On the surface it's a case for the eligibility police: an Englishman who plays his club rugby in Wales and represents Ireland. As if that wasn't suspicious enough, he shares a house with a New Zealander who plays for Wales. If you want to play spot the accent, drop in on Simon Easterby and Matt Cardey.
Since sharing a roof over their heads and teaming up with Llanelli, both have made the breakthrough into international rugby, Easterby with Ireland, Cardey with Wales and next weekend, the odd couple will be on opposite sides at Lansdowne Road. "It's a pretty weird situation," Easterby admitted. "It adds a bit more spice to things - not that it needs it."
Easterby is possibly unique enough to warrant an entry in the Guinness Book of Records. He was promoted to the Ireland senior team last month and has made three appearances, coinciding with three improbable victories, the latest a stunning triumph over France last Sunday. It was Ireland's first win in Paris since 1972. "It's all gone unbelievably well so far," Easterby, who wasn't born until 1976, said. "It took a long time for everything to sink in. I think I'm still on a high."
No wonder. The 24-year-old flanker's ambition this season was to make Ireland A. This he duly did, playing against England A at Northampton. The following day, when England put 50 points on Ireland in the Six Nations, Easterby watched the match in a pub in Cardiff. Warren Gatland, the Ireland coach, had no option but to make changes. In the light of what has happened since, the mystery is why he didn't make those changes sooner. "All of a sudden I was called into the squad against Scotland, but I was one of five back-rowforwards and I thought I'd lose out," Easterby said.
He made his debut at Lansdowne Road, forming a new back row with Anthony Foley and Kieron Dawson, and Ireland won 44-22. "It was an amazing experience. We had nothing to lose but I knew I could do a lot better."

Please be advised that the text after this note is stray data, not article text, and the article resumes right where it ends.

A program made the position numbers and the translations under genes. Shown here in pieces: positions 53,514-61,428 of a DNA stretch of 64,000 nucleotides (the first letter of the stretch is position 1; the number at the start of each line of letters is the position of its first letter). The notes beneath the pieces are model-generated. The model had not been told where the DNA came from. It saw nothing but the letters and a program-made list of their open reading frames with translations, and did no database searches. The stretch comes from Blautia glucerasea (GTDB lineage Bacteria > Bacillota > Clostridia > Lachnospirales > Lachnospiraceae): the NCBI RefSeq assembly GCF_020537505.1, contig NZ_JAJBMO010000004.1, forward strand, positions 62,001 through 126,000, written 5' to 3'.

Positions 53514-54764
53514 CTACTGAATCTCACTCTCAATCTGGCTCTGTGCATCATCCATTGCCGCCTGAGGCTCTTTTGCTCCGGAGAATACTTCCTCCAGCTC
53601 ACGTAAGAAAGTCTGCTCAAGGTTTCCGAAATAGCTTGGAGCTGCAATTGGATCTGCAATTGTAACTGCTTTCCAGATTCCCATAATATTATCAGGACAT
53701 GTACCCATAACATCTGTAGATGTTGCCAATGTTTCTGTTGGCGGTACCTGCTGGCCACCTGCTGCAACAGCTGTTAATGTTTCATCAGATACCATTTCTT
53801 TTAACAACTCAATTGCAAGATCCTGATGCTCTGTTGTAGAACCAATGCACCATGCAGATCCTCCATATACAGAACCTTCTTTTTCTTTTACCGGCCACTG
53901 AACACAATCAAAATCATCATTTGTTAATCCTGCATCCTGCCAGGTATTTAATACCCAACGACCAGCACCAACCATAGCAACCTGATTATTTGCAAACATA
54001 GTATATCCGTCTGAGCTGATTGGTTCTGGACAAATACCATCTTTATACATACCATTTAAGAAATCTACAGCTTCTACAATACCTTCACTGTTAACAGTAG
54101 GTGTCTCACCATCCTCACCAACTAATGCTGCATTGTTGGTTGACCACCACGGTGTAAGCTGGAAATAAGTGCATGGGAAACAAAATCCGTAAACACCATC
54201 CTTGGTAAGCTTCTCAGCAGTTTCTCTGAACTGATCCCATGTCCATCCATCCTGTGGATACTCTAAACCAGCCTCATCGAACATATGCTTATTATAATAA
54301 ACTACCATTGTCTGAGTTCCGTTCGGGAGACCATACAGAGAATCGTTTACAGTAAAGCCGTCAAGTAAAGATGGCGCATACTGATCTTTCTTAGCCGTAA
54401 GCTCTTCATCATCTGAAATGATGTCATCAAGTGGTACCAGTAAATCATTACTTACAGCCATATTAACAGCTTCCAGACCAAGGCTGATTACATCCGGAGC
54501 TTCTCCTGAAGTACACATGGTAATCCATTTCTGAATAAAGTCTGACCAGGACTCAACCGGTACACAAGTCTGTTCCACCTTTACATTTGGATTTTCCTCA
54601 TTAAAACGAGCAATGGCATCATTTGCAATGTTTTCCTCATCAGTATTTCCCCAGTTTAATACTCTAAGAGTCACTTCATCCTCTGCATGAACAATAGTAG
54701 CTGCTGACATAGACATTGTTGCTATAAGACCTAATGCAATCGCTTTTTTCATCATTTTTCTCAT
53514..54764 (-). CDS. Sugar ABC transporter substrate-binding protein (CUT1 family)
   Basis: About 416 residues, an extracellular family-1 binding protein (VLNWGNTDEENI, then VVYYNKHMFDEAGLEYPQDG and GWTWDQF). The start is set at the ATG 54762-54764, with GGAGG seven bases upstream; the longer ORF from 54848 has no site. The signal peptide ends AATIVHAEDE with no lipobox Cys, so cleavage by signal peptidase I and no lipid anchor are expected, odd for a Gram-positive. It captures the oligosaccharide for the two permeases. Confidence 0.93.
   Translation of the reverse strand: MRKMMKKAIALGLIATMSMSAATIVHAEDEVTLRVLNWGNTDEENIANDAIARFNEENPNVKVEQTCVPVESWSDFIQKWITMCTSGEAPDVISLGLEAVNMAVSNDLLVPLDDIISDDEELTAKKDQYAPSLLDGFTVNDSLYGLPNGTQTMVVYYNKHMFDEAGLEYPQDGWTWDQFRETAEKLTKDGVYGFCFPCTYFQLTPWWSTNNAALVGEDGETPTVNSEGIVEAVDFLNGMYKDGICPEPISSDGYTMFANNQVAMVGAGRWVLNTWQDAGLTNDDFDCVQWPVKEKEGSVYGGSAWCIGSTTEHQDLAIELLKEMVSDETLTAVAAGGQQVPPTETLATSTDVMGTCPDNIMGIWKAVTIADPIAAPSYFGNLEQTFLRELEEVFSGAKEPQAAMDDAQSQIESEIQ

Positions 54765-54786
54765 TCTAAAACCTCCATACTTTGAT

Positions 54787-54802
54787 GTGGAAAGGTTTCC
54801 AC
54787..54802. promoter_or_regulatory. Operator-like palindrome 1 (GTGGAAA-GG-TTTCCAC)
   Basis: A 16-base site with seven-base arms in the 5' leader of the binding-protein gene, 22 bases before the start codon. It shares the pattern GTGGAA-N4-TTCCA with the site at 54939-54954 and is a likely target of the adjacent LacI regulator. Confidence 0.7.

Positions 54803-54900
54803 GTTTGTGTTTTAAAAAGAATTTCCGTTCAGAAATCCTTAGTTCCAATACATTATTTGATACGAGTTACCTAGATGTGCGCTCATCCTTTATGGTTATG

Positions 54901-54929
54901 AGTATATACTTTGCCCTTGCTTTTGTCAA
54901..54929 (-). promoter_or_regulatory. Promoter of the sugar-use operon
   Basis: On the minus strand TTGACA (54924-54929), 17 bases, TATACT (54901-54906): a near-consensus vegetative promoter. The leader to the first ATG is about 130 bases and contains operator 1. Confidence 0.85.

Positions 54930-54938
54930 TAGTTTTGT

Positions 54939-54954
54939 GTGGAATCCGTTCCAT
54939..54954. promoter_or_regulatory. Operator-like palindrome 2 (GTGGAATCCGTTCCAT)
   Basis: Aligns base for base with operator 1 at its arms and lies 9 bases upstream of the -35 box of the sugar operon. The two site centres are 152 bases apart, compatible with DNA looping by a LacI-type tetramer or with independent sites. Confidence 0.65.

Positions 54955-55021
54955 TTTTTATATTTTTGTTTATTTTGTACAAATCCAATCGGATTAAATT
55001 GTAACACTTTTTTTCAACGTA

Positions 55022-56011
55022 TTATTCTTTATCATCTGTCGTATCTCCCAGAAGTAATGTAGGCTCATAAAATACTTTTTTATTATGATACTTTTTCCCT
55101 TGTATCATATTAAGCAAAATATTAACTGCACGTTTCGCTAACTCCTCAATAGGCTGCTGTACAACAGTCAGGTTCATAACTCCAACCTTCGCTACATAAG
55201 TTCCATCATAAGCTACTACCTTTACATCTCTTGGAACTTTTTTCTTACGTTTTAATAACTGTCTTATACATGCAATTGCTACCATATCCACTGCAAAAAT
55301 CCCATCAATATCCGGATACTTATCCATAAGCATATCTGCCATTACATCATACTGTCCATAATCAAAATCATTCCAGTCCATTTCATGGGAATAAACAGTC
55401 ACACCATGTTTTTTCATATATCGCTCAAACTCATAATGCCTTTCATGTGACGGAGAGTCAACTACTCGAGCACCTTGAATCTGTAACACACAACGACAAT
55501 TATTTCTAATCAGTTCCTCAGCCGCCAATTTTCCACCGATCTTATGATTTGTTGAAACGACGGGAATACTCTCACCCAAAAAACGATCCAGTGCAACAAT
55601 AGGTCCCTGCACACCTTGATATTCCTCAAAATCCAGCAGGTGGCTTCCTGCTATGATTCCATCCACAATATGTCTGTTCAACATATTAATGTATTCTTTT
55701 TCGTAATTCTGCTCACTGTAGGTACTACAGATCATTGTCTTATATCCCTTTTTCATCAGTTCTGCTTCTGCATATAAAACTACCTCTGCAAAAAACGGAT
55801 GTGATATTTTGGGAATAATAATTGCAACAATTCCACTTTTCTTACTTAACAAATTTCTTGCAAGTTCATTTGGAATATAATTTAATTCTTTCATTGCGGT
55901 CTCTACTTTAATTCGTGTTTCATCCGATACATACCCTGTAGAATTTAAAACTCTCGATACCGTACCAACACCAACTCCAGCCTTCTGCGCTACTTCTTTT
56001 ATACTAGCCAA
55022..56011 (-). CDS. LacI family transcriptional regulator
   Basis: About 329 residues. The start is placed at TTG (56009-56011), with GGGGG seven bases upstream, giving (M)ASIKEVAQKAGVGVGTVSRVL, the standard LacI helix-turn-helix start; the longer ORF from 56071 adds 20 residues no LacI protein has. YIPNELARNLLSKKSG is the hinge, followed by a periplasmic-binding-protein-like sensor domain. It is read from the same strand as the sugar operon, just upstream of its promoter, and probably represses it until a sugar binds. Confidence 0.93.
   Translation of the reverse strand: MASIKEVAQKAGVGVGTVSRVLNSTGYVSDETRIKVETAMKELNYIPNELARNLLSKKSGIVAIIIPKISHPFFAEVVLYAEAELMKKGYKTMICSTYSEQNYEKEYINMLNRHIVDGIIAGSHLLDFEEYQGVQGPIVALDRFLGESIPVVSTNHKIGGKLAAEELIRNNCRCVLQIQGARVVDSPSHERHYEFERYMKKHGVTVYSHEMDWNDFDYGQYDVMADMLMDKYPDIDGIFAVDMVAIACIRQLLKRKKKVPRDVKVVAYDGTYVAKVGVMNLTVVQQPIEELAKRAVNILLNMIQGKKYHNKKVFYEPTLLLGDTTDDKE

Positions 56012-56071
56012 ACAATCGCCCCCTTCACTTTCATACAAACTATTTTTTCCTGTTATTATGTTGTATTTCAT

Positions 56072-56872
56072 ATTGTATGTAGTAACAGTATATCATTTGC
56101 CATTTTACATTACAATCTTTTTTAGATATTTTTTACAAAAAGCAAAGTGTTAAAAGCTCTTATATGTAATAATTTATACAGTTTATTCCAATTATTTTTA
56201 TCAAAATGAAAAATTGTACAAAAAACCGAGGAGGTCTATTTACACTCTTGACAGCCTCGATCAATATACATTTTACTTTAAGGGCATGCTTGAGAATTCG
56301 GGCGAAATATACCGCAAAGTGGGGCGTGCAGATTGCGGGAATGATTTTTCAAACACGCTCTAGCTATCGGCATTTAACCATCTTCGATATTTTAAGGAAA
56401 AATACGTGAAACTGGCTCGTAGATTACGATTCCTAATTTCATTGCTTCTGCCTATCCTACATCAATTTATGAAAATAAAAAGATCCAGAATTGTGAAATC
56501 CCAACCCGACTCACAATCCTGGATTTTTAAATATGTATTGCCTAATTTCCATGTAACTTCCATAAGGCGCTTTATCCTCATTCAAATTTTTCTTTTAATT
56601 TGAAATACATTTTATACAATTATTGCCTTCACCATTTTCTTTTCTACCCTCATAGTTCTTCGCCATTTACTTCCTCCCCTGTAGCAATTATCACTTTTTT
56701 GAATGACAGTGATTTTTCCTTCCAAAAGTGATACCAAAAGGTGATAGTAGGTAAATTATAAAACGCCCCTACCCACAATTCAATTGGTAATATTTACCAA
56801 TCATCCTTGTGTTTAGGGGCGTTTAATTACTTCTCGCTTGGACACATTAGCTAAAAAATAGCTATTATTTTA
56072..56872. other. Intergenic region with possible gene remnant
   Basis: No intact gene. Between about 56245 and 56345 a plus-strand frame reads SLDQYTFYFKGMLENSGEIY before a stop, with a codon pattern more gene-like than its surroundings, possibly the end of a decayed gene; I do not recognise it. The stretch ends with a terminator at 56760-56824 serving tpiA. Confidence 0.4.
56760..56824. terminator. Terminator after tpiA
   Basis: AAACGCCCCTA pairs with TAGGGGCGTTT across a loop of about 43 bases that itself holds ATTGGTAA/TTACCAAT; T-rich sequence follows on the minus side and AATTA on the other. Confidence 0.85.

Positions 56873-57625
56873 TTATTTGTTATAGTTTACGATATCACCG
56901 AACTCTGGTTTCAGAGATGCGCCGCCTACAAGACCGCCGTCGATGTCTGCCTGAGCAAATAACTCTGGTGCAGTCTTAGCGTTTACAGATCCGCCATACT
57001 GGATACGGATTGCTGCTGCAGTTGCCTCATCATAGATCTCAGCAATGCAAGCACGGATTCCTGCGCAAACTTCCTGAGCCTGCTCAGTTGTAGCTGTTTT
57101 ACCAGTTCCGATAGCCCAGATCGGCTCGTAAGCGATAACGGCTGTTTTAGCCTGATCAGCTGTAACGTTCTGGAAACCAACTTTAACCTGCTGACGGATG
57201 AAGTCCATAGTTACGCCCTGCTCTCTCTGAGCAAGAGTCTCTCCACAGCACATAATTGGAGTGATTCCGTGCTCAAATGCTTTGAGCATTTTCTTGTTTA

And he did, when Italy visited Dublin and conceded 60 points. Last weekend, the new-look Ireland continued theirrenaissance in Paris, winning 27-25. "What can I say? Brian O'Driscoll had an exceptional day and the rest of us chipped in. Overall though it was a wonderful team performance."
The Easterby name is more familiar in the Sport of Kings. He was born in Harrogate, Yorkshire where his father, Henry, a one-time centre for Headingley, also had a stud farm. His grandfather, Walter, was a racehorse trainer and the family name has been perpetuated by the success of Peter and Mick.
It is not a dynasty that seems to do things by half. Simon's 29-year-old brother, Guy, form-erly a scrum-half with Rotherham and London Scottish, has been on the Ireland bench for the last three games. Guy is also based in Wales, playing for Ebbw Vale, and he and Simon made their league debuts against each other. Creepy. "I did tackle him once or twice but we didn't do anything too bad to each other," Simon said.
The Easterbys qualify for Ireland on the grounds that their mother, Katherine, who played hockey for Ireland, comes from Blackrock, near Dublin. The brothers started playing rugby at Ampleforth, Simon progressing to Leeds via Harrogate and Sydney University. While at Harrogate he played for Ireland Under-21s. "I was in the Irish system," he said. "Playing for England was never an issue with me."
He spent two years at Leeds, working with the former Wales and Llanelli No 8 Phil Davies. "I was told by the Irish selectors that I was not going to be picked unless I played a higher standard of rugby. I learned a lot at Leeds but I had to get some recognition."
It came when Llanelli recruited him last summer. "When Scott Quinnell played in the World Cup I got a chance early on to establish myself. Playing against Ulster in the European Cup also helped because the Ireland selectors were present. There was a comfort zone at Leeds. Not here. One of the biggest differences is that Leeds is a rugby league town. In Llanelli there's only one game and they're passionate about it. The people here expect you to win. They're also interested in what you're up to. I hadn't experienced that before. Another novelty is that I'm asked to sign autographs."
The hardest thing for Easterby is his connection with horse racing and the assumption that he has a hot line to priceless information. "The Irish squad and the boys of Llanelli are always asking me for tips. I get a few but I try not to give them too many. They don't always come in. If they do, I'm their friend for the week."
So, what price Ireland to beat Wales, a two-horse race in which Easterby has more than a little inside knowledge? Not only does he know what Cardey, the Wales full-back, has for breakfast, but is close to the Wales half-backs, Rupert Moon and Stephen Jones.
"This is one game I really wanted to play in," Easterby said. "I think the boys at Llan-elli would like to see me do well just so long as Wales win. Whatever happens I'm going to get a bit of stick."
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